We also talked to classroom teachers to find out that they wanted and needed. Teachers immediately understood and loved the learning potential they saw in all the interactive words, but their main request was, "Make it easy to use, I don't have time to be the technologist and the teacher." Just put a disc in and it plays, that was our final solution and it came directly from teachers.
As the first months passed, it began to look like Living Books had something unique about it and our first programmer (Michael Coffey) was added to help think about how we might make it work. The prototype was cute and the experience was good, but could we actually make something dance from a CD-ROM, which at the time had delayed reactions (up to a minute wait) when you clicked on something – not exactly interactive.
We picked our first title, Mercer Meyer's Just Grandma and Me, and more people where allocated to work on it. Barbara Lawrence began working on the digital backgrounds, and Don Albretch, an older Disney animator began helping me with animations. Since multimedia was a new thing, Broderbund didn't yet have a recording studio and we did every audio take in a small office, one at time, stopping to save and start again. Tom Rettig, the only sound person at that time, did all of the very early recording.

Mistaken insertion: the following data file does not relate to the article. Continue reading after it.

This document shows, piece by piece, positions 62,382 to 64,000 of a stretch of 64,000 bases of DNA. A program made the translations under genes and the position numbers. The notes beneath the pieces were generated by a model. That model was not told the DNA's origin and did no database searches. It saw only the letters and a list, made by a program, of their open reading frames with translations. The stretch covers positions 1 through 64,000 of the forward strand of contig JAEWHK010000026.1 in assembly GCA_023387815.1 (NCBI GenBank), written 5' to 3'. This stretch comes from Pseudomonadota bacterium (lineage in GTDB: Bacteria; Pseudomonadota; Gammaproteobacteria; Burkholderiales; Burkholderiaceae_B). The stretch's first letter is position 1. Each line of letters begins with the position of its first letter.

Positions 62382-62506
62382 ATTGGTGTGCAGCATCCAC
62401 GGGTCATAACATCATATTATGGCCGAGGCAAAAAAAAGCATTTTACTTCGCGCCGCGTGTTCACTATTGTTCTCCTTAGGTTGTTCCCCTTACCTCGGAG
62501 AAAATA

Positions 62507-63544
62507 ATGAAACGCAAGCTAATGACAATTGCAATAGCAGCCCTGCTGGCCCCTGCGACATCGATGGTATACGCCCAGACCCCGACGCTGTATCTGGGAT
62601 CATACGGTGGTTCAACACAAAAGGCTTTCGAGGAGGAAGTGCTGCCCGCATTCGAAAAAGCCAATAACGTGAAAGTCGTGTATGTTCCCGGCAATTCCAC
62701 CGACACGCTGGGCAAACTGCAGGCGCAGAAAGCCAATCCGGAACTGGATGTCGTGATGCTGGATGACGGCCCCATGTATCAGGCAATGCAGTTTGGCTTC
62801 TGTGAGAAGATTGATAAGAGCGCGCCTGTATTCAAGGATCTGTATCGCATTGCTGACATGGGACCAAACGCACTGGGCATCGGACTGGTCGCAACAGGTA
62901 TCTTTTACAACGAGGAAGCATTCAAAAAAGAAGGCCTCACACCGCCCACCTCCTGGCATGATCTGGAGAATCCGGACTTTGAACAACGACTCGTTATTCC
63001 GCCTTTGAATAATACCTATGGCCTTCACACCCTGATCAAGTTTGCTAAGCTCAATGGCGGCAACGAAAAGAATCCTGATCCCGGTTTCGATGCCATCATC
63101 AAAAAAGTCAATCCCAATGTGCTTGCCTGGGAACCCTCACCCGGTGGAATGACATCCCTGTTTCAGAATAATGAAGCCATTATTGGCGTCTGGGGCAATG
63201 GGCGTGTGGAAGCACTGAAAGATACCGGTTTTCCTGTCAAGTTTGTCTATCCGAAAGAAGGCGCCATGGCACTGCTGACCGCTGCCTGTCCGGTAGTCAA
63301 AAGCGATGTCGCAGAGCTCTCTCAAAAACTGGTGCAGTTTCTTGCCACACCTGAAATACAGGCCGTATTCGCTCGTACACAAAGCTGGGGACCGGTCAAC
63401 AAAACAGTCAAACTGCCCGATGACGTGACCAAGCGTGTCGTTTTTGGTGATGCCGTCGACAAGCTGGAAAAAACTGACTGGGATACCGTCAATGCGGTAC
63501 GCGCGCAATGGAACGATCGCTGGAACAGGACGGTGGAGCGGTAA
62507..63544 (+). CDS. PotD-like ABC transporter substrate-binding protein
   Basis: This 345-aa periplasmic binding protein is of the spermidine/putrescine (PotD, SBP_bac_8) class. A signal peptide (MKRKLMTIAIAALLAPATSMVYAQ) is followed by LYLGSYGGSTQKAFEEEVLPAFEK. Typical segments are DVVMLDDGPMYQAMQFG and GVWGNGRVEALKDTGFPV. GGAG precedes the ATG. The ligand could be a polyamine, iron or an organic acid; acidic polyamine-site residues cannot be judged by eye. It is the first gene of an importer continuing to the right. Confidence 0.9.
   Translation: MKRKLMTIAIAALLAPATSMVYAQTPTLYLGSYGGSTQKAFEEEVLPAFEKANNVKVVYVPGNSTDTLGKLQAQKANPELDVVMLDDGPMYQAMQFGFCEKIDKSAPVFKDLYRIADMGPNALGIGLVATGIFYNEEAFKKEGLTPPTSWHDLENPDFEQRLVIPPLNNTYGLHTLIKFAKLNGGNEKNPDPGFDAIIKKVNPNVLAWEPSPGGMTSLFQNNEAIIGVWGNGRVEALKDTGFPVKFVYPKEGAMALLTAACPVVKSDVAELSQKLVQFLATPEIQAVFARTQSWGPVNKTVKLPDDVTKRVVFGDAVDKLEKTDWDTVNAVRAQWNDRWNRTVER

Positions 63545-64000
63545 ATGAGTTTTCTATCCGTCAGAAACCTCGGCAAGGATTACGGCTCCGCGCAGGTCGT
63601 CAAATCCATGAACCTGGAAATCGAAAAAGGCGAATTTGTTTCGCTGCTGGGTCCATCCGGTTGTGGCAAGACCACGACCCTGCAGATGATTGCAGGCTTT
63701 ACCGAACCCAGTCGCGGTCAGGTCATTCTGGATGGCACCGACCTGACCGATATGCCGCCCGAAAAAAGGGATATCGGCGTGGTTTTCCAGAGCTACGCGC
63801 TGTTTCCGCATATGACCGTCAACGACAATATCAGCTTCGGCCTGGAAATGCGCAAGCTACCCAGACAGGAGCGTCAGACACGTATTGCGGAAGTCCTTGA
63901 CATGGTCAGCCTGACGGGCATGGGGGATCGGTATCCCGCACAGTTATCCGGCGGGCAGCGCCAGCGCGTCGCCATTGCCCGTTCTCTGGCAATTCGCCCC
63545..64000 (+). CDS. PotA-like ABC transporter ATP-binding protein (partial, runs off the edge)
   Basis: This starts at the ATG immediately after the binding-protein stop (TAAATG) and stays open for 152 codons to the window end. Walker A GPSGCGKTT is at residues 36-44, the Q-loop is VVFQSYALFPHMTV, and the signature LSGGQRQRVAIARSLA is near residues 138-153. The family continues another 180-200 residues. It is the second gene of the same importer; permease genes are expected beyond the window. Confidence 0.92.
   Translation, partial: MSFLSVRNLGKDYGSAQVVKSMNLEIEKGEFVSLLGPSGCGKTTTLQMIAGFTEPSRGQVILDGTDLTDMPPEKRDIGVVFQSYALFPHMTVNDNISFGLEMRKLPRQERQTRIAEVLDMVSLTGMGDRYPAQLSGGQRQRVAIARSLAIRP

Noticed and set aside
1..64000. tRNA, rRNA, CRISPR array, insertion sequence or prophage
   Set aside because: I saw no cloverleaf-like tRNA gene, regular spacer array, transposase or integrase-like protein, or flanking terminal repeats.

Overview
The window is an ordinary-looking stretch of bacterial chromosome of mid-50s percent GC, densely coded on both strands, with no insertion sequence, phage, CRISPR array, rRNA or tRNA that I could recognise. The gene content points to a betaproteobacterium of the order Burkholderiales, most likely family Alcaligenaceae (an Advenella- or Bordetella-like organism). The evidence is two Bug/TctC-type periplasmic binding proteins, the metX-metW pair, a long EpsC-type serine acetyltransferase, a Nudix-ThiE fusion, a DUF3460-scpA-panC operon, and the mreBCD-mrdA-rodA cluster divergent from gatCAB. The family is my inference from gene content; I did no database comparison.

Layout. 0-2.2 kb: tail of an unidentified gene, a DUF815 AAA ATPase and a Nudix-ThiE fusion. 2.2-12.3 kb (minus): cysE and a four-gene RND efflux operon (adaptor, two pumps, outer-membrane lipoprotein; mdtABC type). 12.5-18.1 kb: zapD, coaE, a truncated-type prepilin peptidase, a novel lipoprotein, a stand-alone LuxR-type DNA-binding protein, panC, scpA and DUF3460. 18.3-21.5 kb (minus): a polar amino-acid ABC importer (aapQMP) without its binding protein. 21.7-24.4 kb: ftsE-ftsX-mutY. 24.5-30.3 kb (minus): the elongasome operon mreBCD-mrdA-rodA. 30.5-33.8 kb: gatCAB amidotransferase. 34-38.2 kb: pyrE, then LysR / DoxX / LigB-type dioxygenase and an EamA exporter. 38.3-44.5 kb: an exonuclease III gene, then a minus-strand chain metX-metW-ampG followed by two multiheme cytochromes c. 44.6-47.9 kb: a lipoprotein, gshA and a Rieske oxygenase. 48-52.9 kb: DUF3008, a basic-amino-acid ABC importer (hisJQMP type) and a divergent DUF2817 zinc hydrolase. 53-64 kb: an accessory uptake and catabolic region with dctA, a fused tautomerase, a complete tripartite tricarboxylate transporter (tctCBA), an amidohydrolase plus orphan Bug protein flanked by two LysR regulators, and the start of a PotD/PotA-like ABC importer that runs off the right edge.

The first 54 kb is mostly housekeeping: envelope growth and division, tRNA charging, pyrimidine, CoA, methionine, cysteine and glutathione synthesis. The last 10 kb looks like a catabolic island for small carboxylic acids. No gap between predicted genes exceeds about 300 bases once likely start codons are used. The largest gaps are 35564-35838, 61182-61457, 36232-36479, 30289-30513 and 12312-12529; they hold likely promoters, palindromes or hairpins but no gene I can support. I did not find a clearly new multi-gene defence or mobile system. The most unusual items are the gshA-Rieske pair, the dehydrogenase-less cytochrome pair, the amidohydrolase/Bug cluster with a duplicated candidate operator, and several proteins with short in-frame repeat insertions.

With the support of Broderbund management, we became the Living Books group, moved to a small open office area above shipping and receiving and added animators, Bridget Erdman, Michael Dashow, and Donna Bonifield, as well as our first full time sound designer and musician, Joey Edleman, who wrote our Living Books theme and many of the dances themes for our early stories.
We also added a team of programmers. Up to this point, most products were built by one primary programmer per title, with some help on pieces along the way. But for Living Books I wanted an engine that was cross platform (could easily play on Mac, PC, or more), driven by the animation needs (since it was expensive we only wanted to draw it once), AND (this was a big one) turned the CD-ROM from a storage device into a highly interactive player – not like anything I had seen done at this point.
To accomplish this, Broderbund supplied me a great mixed team of programmers. We had senior systems guru Glenn Axworthy, Dave Lucas working on audio, Mark Webster on (trombone?), and Matt Siegal working with all our animation graphics. In my mind these guys are the hidden magic behind Living Books because they were able to make the pages load, characters dance, and everything feel interactively "right" while making it look simple to do, when it was anything but. Mickey Mantle also joined Broderbund at this time as CTO and became a Living Books advocate.